John Chiang was the best candidate for state treasurer in the June primary, and he’s the best candidate now. A lawyer and a Democrat who is termed out of his job as state controller after eight years, Chiang has the experience and the political and financial know-how to succeed Bill Lockyer as a tough-minded state treasurer.
While the controller functions as a kind of chief accountant and paymaster for the state — managing cash flow and paying bills — the treasurer is more of a financial counselor for California and promoter of the state’s fiscal health to Wall Street. The treasurer also issues wonky but important pronouncements on the state’s debt load and exhorts the Legislature to spend less.
Chiang’s opponent, Greg Conlon, is a Republican businessman and certified public accountant, a former president of the California Public Utilities Commission and current chairman of the Finance Committee in Atherton, Calif. He brings a respectable resume to the table but doesn’t have nearly the relevant experience Chiang has. Chiang served as controller through the Great Recession, through a spate of city financial scandals and through a period of growing alarm over the unfunded liabilities of the nation’s two largest public pension funds, the California Public Employees’ Retirement System (CalPERS) and the California State Teachers’ Retirement System (CalSTRS).
Chiang already sits on the boards of those two pension funds and would continue to do so as treasurer. He already knows the Wall Street players and credit rating agencies, which should serve him well as he defends the state’s creditworthiness.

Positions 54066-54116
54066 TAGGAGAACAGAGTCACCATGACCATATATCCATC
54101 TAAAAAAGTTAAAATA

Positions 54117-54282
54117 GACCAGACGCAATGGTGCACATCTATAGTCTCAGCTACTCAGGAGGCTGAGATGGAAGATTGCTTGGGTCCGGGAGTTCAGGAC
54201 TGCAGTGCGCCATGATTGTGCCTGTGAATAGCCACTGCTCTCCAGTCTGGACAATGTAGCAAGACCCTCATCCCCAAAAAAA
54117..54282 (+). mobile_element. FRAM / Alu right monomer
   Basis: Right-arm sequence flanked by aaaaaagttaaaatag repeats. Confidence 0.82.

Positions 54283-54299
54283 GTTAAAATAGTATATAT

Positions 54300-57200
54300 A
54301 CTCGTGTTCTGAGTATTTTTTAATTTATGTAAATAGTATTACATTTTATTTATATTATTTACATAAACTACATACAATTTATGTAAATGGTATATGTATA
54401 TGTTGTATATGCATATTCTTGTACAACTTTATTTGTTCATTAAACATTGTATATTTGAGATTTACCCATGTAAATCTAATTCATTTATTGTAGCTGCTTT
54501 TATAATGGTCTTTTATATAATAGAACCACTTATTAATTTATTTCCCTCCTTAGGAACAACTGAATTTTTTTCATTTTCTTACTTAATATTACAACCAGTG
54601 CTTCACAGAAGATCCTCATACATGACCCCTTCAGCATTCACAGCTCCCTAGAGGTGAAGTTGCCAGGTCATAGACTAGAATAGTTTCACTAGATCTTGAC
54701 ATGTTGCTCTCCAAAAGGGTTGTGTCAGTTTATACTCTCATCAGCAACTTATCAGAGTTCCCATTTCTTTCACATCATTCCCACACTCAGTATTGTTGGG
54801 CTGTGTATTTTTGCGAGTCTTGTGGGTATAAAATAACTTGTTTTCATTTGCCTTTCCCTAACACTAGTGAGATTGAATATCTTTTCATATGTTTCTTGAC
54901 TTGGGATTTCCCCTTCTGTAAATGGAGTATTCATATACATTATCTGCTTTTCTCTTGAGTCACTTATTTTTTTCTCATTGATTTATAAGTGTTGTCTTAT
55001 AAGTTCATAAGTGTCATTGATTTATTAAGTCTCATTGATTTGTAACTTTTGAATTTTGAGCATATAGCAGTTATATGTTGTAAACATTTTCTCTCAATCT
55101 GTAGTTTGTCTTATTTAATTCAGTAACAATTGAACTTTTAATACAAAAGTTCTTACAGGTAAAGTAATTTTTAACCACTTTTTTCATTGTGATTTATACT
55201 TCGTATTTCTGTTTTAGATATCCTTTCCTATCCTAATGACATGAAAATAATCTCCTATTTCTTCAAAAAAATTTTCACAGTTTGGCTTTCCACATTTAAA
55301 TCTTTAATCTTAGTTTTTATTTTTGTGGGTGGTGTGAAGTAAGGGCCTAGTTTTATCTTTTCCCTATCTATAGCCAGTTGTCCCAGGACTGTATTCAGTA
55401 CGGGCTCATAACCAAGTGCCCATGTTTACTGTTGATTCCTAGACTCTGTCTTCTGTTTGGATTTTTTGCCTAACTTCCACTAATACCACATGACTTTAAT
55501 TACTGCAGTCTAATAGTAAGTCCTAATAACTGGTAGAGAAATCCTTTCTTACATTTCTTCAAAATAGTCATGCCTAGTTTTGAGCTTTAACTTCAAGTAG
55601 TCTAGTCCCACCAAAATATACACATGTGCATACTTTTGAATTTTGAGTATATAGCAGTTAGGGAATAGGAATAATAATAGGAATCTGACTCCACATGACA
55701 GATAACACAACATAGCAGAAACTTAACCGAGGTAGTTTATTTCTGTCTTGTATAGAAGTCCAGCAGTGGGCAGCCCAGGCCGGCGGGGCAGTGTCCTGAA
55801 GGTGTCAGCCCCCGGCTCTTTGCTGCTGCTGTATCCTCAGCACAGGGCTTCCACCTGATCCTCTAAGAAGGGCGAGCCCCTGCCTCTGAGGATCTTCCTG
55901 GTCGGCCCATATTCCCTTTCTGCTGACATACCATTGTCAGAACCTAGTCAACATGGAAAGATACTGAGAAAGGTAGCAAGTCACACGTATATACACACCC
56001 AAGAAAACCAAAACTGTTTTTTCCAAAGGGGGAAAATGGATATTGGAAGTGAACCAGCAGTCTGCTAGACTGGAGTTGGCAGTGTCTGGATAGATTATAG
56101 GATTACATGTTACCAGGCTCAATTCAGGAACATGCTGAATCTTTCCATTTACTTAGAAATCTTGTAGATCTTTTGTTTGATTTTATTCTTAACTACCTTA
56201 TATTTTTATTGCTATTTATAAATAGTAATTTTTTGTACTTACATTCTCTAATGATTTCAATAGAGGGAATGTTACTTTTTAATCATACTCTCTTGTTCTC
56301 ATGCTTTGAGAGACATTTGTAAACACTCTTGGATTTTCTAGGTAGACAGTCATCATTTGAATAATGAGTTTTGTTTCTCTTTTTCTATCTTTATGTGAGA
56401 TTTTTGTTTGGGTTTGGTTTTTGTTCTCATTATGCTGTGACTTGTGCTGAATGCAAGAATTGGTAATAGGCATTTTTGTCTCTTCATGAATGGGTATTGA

Chiang’s office has ferreted out pension “spiking” at CalSTRS — sudden and suspect boosts in employees’ salaries designed to increase their pension benefits. In the wake of the scandal in the city of Bell, he launched a sweeping audit of the struggling city of Montebello nearby, and found some relatively serious problems there as well. He created an accessible online database of the salaries and benefits of public employees. He fixed problems with the state’s dysfunctional unclaimed property fund program.
Chiang has taken some knocks. He withheld legislators’ pay in June 2011 on the grounds that they hadn’t passed a balanced budget on time. Nice try at politician-shaming, but the courts ruled that he overstepped. He took flak for voting along with most of the CalPERS board members to approve 99 new categories of extra pay that can count toward pensions under Gov. Jerry Brown’s pension reform plan.
In the end, we expect the state treasurer to focus on what is fair and fiscally prudent. Chiang can do that.
Follow the Opinion section on Twitter @latimesopinion